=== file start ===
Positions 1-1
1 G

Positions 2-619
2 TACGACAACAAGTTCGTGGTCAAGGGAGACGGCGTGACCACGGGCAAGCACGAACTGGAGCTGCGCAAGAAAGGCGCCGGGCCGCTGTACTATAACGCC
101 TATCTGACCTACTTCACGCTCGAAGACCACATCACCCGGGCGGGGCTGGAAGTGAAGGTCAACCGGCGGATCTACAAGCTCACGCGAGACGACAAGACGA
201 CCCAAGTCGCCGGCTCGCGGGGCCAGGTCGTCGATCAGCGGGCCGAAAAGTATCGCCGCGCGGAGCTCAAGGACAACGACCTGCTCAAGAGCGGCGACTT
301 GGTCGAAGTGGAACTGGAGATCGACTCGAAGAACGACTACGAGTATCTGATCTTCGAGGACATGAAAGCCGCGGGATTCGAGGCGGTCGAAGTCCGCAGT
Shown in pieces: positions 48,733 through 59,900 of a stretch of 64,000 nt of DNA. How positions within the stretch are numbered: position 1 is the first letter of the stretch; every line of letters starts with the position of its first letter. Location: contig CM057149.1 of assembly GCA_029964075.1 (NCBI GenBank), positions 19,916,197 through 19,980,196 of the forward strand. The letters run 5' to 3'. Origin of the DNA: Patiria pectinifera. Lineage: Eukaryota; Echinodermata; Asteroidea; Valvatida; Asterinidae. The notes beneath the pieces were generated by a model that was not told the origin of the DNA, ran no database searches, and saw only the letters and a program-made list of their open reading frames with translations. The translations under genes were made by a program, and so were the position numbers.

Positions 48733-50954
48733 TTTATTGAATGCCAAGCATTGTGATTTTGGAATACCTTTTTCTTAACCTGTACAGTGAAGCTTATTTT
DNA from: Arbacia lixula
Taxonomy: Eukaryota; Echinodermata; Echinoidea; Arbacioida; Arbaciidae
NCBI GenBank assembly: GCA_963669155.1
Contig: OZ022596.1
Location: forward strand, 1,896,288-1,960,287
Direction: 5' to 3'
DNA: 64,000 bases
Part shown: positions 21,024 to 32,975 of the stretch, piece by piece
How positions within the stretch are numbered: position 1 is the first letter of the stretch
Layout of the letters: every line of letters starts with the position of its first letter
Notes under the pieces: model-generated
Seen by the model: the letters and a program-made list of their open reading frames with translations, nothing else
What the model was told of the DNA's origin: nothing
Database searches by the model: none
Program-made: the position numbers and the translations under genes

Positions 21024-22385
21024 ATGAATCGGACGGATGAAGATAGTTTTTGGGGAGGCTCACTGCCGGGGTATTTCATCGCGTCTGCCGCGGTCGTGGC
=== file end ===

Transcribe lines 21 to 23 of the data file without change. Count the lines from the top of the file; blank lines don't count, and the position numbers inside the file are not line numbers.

Notes under the pieces: model-generated
Seen by the model: the letters and a program-made list of their open reading frames with translations, nothing else
What the model was told of the DNA's origin: nothing